If your son or daughter has been the victim of sexual abuse through a wrongful or illegal teacher-student relationship, we can help.
These relationships are wrongful and damaging. Both teachers and the employing school districts must be held fully accountable for their full share of legal liability.
If your son or daughter was involved in a relationship with a teacher, they have been hurt enough without having their name spread through the media. We will, to the extent possible, seek anonymity for your son or daughter in any actions that may be brought; however, this is not always possible, particularly in legal proceedings.
We take our direction from you. If you are the parent, you may or may not want to press charges for criminal prosecution. Your objectives may be to see the teacher terminated, or you may additionally seek full compensation for all damages that have been sustained.
We work on behalf of you and your son or daughter. We will meet with you for a free, no-obligation consultation so that we may learn about your case. At this time, once we understand the facts and circumstances of your case, we can advise how we can help, and the legal possibilities for your case. We are available to represent clients in inappropriate and sexual teacher-student sexual relationships in the Phoenix area (including Tempe, Mesa, Scottsdale, and Glendale) and throughout the State of Arizona.
Teacher sexual abuse seems to be rising. Firm Drive West Communications, a company operated by Terry Abbott (former Chief of Staff at the U.S. Department of Education), reports receiving 15 new reports of sexual victimization on average every week. In Texas, the state with the most reported cases of alleged inappropriate teacher-student relationships, the number of investigations grew 27% between 2011 and 2014.
In an investigation, the Associated Press found that 2,570 educators had teaching credentials revoked, denied, surrendered, or sanctioned from 2001 through 2005 following allegations of sexual misconduct. Moreover, whereas in the past nearly all cases of sexual misconduct involved a male teacher, female teachers are now much more likely to be the sexual predator than in the past.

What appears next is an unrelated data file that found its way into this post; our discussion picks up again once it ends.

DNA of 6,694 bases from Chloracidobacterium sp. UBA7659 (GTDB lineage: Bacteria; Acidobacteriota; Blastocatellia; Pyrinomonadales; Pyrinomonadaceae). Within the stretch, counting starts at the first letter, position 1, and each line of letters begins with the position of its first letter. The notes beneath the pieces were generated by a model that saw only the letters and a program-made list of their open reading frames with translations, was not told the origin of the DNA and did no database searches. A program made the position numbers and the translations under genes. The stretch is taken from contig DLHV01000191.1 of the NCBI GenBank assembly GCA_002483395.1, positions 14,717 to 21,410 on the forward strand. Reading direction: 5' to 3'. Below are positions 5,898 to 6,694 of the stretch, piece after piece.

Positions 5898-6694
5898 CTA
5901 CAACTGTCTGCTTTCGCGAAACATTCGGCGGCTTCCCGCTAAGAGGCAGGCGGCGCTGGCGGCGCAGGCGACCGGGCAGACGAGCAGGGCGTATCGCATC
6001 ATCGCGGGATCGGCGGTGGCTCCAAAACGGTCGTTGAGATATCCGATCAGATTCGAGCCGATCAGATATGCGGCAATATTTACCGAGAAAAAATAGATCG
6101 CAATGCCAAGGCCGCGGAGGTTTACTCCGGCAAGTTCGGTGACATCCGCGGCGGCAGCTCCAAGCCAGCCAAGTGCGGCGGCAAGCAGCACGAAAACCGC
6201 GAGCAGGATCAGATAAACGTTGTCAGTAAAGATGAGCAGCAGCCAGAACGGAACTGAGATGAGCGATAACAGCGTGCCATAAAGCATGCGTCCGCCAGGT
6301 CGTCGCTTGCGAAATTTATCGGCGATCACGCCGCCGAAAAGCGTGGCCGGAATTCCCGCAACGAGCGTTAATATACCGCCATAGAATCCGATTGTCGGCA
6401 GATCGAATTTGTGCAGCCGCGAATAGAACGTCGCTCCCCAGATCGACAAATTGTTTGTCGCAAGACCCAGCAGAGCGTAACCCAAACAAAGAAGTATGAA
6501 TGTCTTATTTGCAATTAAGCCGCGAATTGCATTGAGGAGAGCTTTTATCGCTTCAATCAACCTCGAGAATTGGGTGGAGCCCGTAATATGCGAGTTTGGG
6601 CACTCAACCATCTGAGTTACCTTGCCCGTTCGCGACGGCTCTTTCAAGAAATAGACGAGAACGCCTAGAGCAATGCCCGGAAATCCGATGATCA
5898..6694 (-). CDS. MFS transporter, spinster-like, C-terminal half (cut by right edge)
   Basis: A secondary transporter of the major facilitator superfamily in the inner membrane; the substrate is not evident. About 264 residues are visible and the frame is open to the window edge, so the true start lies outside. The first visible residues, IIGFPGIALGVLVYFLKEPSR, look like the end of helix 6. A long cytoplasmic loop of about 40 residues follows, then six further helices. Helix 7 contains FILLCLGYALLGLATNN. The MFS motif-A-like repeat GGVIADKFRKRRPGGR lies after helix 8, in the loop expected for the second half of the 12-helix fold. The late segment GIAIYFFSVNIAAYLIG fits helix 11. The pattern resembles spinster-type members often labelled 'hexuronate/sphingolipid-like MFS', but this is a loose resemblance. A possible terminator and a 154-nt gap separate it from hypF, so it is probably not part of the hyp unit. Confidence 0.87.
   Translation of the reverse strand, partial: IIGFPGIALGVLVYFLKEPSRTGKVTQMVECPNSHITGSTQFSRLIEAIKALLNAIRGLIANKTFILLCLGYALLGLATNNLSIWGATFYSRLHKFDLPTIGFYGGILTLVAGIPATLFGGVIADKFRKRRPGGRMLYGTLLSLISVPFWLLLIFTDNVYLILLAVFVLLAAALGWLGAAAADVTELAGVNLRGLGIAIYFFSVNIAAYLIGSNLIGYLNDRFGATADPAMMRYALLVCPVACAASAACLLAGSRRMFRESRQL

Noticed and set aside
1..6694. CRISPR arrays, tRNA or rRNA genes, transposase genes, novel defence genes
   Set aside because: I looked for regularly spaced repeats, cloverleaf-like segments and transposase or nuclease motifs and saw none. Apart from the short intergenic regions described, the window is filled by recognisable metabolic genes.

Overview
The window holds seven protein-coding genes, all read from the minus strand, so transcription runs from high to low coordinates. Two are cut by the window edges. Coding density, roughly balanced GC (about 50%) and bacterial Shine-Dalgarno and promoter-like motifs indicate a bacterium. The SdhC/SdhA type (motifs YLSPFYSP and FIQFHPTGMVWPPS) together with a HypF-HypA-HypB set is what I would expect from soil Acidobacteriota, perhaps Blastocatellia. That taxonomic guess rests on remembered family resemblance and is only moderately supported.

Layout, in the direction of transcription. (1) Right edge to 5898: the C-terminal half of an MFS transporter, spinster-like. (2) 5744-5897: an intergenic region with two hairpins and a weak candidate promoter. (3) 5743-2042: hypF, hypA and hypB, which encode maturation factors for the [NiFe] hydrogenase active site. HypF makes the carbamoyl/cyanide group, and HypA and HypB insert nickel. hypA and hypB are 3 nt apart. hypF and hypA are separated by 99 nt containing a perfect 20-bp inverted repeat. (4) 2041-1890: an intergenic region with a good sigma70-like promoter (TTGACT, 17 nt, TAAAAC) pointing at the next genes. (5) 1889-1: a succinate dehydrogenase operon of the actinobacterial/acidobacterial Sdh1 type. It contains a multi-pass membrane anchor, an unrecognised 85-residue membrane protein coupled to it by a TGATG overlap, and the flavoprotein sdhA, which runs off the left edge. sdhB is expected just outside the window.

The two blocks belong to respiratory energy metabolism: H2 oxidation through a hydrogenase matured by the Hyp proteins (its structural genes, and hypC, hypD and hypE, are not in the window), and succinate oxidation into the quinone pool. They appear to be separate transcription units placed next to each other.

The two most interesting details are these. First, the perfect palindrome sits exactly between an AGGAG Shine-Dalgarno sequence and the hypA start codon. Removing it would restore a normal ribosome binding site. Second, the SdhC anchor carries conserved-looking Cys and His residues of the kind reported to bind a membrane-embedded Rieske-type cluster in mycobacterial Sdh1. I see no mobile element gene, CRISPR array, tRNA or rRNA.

It’s not clear whether cell phones, the Internet, and social media (such as Facebook, Instagram, and Snapchat) are directly responsible for the apparent increase in the number of inappropriate teacher-student relationships, but it clear that these forms of communication, which did not exist two decades ago, are now often being used by abusers.
Teachers have a special, trusted, and authoritative role in our society. In addition to their role as educators, many teachers are often seen by students as much like a second parent, probably more so by students coming from broken homes where a teacher pays special attention to them.
This unique role gives teachers power over students – including, in some cases, the power to engage in wrongful sexual relationships.
Sexual relationships between teachers and students in high school or middle school are wrong. If sex is involved, in Arizona such sex is considered statutory rape if the victim is under 18 and the teacher is over 19, even if the sex is consensual.
Wrongful teacher-student relationships consist of conduct that crosses the line in terms of a teacher’s normal professional responsibilities. Conduct that should raise serious concerns usually includes:
If your son or daughter was involved in a sexual relationship with a teacher while in high school or younger, you should immediately contact the police, particularly if a sexual encounter has just taken place. You should also seek to preserve all evidence, such as text messages, e-mails, and personal notes.
We can identify for you other legal options that may be available. We offer a free initial consultation, and there are no fees for our services unless you recover compensation.
 More teachers are having sex with their students. Here’s how schools can stop them. http://www.washingtonpost.com/posteverything/wp/2015/01/20/more-teachers-are-having-sex-with-their-students-heres-how-schools-can-stop-them/
 AP: 2,500 teachers punished in 5 years for sexual misconduct, http://www.komonews.com/news/content/10690766.html.
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